While attention on Covid-19 has primarily focused on the social and medical fallout, a recent study has made reference to a “cyberpandemic” taking hold in the new world of remote working.
Figures from ESET have shown that in the wake of the virus, a major shift has been seen away from traditional office spaces in favor of remote desktop software as businesses look to respect social distancing and slow the spread of the virus. As a result, more firms are relying on Remote Desktop Protocol (RDP) and other remote access solutions for day-to-day operations.
Unfortunately, that means more and easier targets for cybercriminals, with ESET’s report detailing an astonishing rise in the number of brute-force cyber attacks targeting businesses using RDP — more than 100k new attacks per day. While the term “cyberpandemic” may seem sensational, it is nonetheless fitting given that the number of attacks has more than doubled in recent months.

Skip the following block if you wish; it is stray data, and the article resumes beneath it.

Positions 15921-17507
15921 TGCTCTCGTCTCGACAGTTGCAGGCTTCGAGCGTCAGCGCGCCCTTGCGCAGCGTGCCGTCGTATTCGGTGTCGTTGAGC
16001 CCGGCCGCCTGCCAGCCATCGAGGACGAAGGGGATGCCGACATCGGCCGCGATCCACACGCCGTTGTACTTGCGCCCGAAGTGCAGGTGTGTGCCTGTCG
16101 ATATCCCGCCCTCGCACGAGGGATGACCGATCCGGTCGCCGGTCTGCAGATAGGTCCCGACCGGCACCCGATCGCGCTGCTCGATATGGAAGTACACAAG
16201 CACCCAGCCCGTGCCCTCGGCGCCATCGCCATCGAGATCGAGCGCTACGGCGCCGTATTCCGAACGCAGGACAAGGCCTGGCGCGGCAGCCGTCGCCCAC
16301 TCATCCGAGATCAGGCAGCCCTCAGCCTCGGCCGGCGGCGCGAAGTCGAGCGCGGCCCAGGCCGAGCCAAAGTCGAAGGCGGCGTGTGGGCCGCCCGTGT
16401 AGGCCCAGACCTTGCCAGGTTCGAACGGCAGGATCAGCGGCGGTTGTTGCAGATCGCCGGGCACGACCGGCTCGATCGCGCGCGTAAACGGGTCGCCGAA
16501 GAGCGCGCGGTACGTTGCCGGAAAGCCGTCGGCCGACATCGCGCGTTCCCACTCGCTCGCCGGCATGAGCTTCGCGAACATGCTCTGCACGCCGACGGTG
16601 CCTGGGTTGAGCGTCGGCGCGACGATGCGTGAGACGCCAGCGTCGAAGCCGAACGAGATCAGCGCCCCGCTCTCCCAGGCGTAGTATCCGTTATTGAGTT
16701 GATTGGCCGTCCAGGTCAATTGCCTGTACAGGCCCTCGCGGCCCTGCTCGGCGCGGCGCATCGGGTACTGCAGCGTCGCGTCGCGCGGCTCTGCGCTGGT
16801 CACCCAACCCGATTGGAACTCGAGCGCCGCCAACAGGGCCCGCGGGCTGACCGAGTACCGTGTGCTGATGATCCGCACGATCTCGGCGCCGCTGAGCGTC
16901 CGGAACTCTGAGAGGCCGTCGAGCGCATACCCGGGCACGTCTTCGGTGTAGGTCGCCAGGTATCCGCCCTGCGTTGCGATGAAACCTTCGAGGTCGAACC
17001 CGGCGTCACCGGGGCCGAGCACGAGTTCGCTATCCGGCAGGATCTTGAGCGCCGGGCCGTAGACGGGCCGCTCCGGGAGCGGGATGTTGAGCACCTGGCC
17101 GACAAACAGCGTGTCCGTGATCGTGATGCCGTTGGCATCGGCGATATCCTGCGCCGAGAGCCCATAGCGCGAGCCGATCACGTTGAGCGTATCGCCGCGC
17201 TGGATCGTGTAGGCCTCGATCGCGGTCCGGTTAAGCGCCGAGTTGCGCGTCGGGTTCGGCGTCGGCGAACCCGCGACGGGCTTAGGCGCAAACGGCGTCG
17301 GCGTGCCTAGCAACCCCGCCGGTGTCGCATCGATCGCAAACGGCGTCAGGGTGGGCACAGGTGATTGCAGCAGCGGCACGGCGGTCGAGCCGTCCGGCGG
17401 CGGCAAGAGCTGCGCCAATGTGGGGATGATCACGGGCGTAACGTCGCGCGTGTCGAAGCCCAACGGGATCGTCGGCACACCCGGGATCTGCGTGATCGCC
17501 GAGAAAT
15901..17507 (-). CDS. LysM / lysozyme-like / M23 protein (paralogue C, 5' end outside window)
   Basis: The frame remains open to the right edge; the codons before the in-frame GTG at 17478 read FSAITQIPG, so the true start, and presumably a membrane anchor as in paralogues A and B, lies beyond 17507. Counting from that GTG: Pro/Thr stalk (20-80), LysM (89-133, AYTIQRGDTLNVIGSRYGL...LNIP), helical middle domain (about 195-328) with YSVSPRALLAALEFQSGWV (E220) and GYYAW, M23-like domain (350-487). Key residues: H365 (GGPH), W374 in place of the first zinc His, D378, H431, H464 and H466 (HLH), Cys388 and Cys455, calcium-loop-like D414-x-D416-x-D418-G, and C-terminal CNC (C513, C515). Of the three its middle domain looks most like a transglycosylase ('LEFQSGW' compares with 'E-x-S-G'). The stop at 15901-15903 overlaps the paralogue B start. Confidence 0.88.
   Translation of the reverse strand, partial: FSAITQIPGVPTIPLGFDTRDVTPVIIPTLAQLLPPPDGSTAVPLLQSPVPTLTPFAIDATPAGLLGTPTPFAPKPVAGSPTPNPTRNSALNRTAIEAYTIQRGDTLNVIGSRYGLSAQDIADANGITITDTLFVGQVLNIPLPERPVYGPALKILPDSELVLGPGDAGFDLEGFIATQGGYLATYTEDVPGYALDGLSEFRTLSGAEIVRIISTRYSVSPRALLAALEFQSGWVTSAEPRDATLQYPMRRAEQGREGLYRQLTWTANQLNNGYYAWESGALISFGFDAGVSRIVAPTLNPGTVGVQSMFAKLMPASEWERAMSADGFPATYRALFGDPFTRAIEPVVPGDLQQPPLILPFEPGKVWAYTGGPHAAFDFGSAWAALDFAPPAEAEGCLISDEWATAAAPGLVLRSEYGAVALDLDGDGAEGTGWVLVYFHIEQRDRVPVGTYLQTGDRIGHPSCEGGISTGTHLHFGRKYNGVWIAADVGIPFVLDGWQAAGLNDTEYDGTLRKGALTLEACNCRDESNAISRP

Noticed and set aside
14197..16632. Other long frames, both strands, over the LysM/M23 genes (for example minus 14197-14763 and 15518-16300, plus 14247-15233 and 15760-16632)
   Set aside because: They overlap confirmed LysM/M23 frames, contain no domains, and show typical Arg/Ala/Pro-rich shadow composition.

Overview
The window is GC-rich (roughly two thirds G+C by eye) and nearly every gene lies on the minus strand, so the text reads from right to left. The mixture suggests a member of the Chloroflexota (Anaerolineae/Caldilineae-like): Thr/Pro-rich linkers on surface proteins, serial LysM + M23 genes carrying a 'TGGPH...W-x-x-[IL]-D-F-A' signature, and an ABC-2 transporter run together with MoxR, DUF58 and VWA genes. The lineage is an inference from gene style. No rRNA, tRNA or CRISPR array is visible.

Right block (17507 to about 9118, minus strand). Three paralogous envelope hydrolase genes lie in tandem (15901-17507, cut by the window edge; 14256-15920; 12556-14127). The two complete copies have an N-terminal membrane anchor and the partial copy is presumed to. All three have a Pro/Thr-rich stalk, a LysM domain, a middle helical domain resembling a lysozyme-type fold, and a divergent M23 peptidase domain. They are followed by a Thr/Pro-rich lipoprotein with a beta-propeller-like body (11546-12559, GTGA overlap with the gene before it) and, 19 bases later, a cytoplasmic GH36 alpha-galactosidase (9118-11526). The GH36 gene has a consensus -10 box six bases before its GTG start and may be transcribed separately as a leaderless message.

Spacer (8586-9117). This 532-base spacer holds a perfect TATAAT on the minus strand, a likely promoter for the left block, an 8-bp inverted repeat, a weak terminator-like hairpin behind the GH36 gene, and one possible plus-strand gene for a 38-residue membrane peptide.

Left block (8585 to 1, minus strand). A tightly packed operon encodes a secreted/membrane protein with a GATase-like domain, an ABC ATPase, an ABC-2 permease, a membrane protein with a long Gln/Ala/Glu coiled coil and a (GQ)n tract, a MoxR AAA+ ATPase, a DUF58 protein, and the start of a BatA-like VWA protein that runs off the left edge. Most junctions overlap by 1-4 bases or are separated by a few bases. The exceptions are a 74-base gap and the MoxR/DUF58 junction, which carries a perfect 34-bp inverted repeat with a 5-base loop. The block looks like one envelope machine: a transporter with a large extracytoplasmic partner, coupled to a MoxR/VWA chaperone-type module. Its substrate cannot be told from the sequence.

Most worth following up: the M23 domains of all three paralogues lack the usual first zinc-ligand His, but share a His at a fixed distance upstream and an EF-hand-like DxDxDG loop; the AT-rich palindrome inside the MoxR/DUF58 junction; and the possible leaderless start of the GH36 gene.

By nature, RDP and other remote access protocols are less secure than in-office connections, as sensitive information has to be sent over the Internet. However, according to a recent Verizon study, more than 80% of hacker-related breaches can be traced back to weak passwords.
So while cyber criminals have upped their activity, businesses have been slow to respond and are ‘missing the mark’ when it comes to training employees on the potential security dangers of working from home.
ESET says that the greatest risk for businesses comes from ransomware attacks, in which cyber criminals infiltrate a company’s servers, and then encrypt or otherwise take control of sensitive information. Companies are forced to pay, or risk losing the data or having it released to the public.
Businesses looking to mitigate risks can do so by enforcing strong password management, using multi-factor authentication, and enacting simple but effective training regarding the risks of working remotely.